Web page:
Associated Press Newspaper Report on the Aug. 13, 1862 Sinking of the Steamer "West Point" with 6 Roundheads Lost

Transcribed for the 100th Pennsylvania Volunteers Website by Alan Pinkerton, Lateral Descendant of Pvt. Ebenezer Pinkerton, who Lost his Life in this Disaster

Dreadful Disaster on the Potomac

A Steamer with Sick and Wounded Soldiers on Board Run Into and Sunk


Correspondence of the Associated Press. Acquia Creek, Va., Thursday, Aug. 14. [1862]

A collision occurred on the Potomac River, last night, off Ragged Point, between the steamers Peabody and West Point, involving the loss of seventy-three lives. The West Point was bound to this place from Newport News, with convalescent troops of Gen. Burnside's army. The Peabody brought the rescued soldiers and passengers to this point, and from Lieut. Col. Charles Scott of the Sixth New Hampshire, who was on board of the ill-fated vessel, and in charge of the troops, I have obtained the following account of the affair:

"We left Newport's News on Tuesday, the 11th, with 254 soldiers, four officers, three ladies, and one child. At Fortress Monroe we took on 17 men, making in all 279 souls. On Wednesday evening, the 13th, about 9 o'clock, off ragged point, on the Potomac, we were startled by a shock, and soon discovered that a collision had taken place between our steamer and another, named the George Peabody, bound down the river. The West Point began to leak very fast, and it was ascertained that she would sink in less than ten minutes. The Peabody, which had been partially disabled, could render no assistance, except with small boats."

From other sources I learn valuable assistance was rendered by Capts. Biggs and Hall, and their assistant quartermasters, of Gen. Burnside's Army, who were passing in the steamer John Farren at the time, and by Acting-Master Joslyn of the gunboat Reliance. An unknown bark also rendered valuable assistance, and, by the combined efforts of all, two hundred and three persons were rescued. The West Point went down in four fathoms of water, about one and a half miles from the Maryland shore, and nothing can now be seen of her but her smoke stack, masts, and some wrenched up planks on her decks. All of her crew were saved except one fireman, named John Russell.

The brief period during which the West Point remained afloat after striking, and the consternation which prevailed, prevented the efforts to save all from being as successful as could be desired. Capt. Doyle and Lieut. Col. Scott were the last to leave the vessel. Without attributing blame to either party, I give you the statements on both sides.

The following is the statement of Wm. F. Kervin, Pilot of the Peabody. It is corroborated by Capt. Travers, who was on deck at the time of the collision.

"The steamship George Peabody left Acquia Creek, Aug. 13, for Fortress Monroe, at 4 1-2 o'clock p.m. and steering east by south, made an unknown steamer, which was the West Point, on our port bow. I gave him blow of our steam-whistle, which was answered in return by the steamer West Point. When the steamer neared I ported our wheel, the Pilot, or whoever had charge of the steamer West Point starboarded his wheel, and struck our bows on the port side, forward of our wheel, at five minutes past 8 o'clock p.m."

The following is the statement of Capt. Doyle, of the West Point:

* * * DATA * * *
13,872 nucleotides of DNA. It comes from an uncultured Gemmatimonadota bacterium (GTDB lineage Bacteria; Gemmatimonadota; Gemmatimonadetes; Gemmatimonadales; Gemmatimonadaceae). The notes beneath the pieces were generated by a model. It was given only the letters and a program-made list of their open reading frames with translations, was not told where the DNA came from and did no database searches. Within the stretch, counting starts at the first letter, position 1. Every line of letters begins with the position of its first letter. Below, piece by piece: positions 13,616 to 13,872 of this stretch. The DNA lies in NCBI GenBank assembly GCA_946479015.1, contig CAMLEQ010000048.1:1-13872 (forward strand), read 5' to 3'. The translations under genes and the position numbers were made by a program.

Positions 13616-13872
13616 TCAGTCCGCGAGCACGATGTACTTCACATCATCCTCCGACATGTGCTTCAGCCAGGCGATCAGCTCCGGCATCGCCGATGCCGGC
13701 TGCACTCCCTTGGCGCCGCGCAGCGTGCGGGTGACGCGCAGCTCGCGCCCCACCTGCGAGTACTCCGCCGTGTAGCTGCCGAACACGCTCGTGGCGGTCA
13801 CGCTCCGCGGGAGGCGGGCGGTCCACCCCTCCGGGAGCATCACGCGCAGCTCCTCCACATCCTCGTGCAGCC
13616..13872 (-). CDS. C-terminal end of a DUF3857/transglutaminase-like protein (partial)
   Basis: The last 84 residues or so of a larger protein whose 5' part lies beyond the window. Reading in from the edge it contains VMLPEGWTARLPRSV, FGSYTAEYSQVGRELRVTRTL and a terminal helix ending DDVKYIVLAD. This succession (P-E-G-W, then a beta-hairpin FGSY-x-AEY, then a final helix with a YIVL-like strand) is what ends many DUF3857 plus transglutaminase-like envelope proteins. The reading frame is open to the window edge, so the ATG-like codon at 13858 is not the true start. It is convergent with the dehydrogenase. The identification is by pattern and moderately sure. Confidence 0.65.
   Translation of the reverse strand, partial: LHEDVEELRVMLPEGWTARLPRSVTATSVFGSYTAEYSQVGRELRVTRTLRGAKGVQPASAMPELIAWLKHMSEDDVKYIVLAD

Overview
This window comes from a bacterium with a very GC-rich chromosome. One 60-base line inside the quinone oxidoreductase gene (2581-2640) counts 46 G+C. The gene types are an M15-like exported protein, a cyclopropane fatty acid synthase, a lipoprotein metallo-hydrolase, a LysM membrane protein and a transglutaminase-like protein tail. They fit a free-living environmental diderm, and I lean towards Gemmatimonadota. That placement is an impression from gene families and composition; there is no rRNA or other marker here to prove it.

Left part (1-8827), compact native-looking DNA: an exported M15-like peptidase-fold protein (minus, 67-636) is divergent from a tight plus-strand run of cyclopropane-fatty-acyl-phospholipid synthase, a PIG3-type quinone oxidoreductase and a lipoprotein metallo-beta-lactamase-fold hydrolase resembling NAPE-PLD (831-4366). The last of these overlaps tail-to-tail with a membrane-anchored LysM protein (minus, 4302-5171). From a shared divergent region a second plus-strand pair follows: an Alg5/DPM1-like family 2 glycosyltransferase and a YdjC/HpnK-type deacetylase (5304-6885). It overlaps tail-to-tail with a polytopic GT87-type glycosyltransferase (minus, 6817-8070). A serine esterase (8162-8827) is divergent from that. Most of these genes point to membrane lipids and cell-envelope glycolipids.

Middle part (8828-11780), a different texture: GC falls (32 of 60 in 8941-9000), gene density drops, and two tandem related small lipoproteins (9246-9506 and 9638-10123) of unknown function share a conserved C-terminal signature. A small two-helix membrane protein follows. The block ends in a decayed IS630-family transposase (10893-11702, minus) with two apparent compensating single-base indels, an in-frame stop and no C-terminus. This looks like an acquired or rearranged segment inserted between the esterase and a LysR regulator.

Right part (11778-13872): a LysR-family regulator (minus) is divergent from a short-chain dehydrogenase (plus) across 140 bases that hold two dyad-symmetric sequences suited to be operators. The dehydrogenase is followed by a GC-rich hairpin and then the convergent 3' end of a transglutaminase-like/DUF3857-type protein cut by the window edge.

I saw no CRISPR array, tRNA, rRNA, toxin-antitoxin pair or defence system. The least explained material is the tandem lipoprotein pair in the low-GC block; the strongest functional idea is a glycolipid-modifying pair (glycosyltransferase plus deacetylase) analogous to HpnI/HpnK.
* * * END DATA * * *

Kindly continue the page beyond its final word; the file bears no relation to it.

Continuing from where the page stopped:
"J.E.G. Doyle, master of the steamer West Point, certifies that between 8 and 9 o'clock p.m. of August 13, steering from Ragged Point to get sandbags, about five miles above Lower Machodie, about west by south across the channel, heard a whistle blow once two points on the starboard bow. I immediately answered it, which signal means, "keep to the right", our lights all burning at the time, our green light being the only one that could be seen from the other steamer, with which the collision occurred. I saw the boat coming down on us, immediately stopped the engine and backed the boat; the other boat apparently going full speed, her port guard and paddle box took our bow and stove it in, taking away about ten feet, leaving us in a sinking condition. I immediately hailed him to stay by, as we were in distress. He passed us, and I advised the pilot to beach the boat immediately, which he proceeded with. My steamer headed up the Maryland shore, and sank in about four fathoms water. I did everything to avoid the collision, and used my utmost exertions to save all I could."

Through the kindness of Capt. Bland, and Post Quartermaster West of this place, who kindly afforded me facilities for visiting the Peabody, I am enabled to send you the following partial list of the missing. The entire number missing is seventy-three, of whom a portion may be saved, as a number were picked up by small boats and schooners in the vicinity.

[sic] Dr. Newell. Corporal Josiah C. Golden, Co. B, One Hundredth Pennsylvania. Privates in the One-Hundredth Pennsylvania Regiment - Thomas McKeever, Co. A; Thomas N. Armstrong, Co. B; Ebenezer F. Pinkerton, Co. B; Samuel L. Witherow, Co. F.


List of missing has been edited to reflect only those associated with the One-Hundredth Pennsylvania Regiment.

Dr. Newel entered the service with a Massachusetts regiment, but was connected with a Pennsylvania regiment (probably the Roundheads) at the time of his death on the steamer West Point.

The bodies of those missing were found in the early part of September on the Virginia shoreline, where they were initially buried. At least some of the bodies were disinterred, and then reburied in their hometowns.

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